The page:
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Author Topic: Article on "third culture kids", i.e,e expat kids  (Read 4973 times)

Pashley

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Article on "third culture kids", i.e,e expat kids
« on: May 29, 2011, 07:07:46 AM »
Obama and several of his team are "TCKs"

http://www.thedailybeast.com/blogs-and-stories/2008-11-26/obamas-third-culture-team/#

It loads really slow for me, but there's actually a site specifically for those kids:
http://tckid.com/
Who put a stop payment on my reality check?

zero

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Re: Article on "third culture kids", i.e,e expat kids
« Reply #1 on: May 31, 2011, 09:39:48 PM »
I think that third-culture kids are much more common in certain regions than others. In Hong Kong, probably pretty common. In mainland China, not so much, because not many foreigners are willing to raise their kids in China. Just my impression. There is certainly a contingent of foreign families in the major cities, but they seem to be those on expat packages who stay only two or three years. Among teachers, people seem to head straight home as soon as their kids turn school age or at least before the start of junior high/middle school. I don't hear about many foreigners raising kids from start to finish in mainland China. But I'm not in China. What are you guys (and gals) seeing?

radiojedi

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Re: Article on "third culture kids", i.e,e expat kids
« Reply #2 on: June 02, 2011, 05:53:45 AM »
Yeah we're leaving China, much in part due to the lack of options for our son.  He's only just over one and I already feel he can't be a normal kid here.  We've already got connections with other families in Thailand after a 2 week visit, which is where we are moving.  We've never been able to connect to any Chinese families so our son is pretty starved for hanging out with other kids.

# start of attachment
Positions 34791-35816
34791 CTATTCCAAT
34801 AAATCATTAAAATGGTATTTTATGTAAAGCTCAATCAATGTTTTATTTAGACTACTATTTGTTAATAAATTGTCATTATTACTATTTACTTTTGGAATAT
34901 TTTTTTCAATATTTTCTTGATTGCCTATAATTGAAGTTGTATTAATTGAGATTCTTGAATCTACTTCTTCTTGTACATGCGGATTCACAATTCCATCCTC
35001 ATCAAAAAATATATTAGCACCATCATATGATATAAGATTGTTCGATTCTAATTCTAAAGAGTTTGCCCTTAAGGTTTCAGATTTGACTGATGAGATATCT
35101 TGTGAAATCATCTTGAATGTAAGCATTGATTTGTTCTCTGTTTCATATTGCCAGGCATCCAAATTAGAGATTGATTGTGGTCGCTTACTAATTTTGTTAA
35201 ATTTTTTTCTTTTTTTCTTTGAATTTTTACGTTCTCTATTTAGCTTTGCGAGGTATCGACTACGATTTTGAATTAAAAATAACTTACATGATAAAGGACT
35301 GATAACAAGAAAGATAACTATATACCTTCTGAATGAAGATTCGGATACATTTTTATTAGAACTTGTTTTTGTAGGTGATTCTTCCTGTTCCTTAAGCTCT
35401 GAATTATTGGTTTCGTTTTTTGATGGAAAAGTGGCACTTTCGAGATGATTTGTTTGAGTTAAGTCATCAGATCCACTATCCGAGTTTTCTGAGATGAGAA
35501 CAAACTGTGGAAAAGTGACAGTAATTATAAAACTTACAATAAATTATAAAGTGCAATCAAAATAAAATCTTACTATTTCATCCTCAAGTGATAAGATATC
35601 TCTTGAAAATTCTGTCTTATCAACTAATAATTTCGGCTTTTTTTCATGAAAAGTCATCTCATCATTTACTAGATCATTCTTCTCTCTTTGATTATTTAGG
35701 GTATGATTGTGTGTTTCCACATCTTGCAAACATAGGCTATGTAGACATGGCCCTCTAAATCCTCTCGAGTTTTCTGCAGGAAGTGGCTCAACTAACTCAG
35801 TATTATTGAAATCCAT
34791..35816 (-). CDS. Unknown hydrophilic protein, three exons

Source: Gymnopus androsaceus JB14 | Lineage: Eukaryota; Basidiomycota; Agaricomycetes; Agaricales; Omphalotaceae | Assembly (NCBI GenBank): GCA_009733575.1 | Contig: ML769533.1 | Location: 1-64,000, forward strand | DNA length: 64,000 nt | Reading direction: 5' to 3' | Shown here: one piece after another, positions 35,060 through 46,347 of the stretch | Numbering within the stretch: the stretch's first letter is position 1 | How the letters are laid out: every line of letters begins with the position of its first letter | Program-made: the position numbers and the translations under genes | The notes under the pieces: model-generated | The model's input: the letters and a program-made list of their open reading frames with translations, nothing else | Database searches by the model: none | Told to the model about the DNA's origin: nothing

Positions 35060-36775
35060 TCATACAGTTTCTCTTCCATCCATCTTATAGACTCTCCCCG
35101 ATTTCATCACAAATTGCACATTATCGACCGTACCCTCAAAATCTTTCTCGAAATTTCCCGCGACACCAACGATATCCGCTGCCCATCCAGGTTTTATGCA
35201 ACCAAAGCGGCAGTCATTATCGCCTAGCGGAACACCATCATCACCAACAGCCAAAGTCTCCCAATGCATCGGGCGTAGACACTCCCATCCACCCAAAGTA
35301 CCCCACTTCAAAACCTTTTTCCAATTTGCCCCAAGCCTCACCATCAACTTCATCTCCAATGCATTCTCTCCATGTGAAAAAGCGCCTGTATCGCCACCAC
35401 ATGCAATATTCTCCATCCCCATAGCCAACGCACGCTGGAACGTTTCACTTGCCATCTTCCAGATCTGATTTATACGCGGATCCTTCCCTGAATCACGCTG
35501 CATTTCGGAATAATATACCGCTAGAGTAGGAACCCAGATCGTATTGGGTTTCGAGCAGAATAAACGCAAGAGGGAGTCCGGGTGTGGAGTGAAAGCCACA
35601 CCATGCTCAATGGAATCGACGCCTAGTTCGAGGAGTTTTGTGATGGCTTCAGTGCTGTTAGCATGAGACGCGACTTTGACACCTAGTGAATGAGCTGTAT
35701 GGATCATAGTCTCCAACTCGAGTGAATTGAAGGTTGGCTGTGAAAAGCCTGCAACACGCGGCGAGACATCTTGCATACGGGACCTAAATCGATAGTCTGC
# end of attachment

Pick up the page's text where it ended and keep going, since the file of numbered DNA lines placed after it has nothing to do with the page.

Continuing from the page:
zero

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Re: Article on "third culture kids", i.e,e expat kids
« Reply #3 on: June 02, 2011, 02:56:13 PM »
Curious, in what way have you not been able to connect with Chinese families? I am surprised that people aren't eager to have their kids hang out with your kids. The Chinese have their faults, but I have never perceived standoffishness to be one of them the way I hear about in some other countries (like Germany, maybe?)

radiojedi

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Re: Article on "third culture kids", i.e,e expat kids
« Reply #4 on: June 04, 2011, 01:57:46 PM »
Curious, in what way have you not been able to connect with Chinese families? I am surprised that people aren't eager to have their kids hang out with your kids. The Chinese have their faults, but I have never perceived standoffishness to be one of them the way I hear about in some other countries (like Germany, maybe?)

I think the majority of the problem is they tend to treat Levi like an "object" rather than another person, so when he's looking to connect with other kids, it gets short circuited.  Case in point?  Today at the zoo, we were with a friend and just doing normal things like eating and hanging out watching shows or looking at the animals.  Levi was treated like he was just another part of the zoo, something to ogle at and try to take photos of, even when it was clearly, rudely interrupting things like...  us walking, etc.  As an adult on my own, I've made Chinese friends (but none of them have kids, really).  The Chinese I know are warm and friendly people.  So I don't think it's a matter of standoffishness.  Perhaps it's a case of they just don't know what to do with the foreign kid that would  result in a normal situation?  Since  new adults  we are just meeting (with or without kids) interact with him ALWAYS in this manner where he is treated as something to amuse or entertain them, it makes it hard.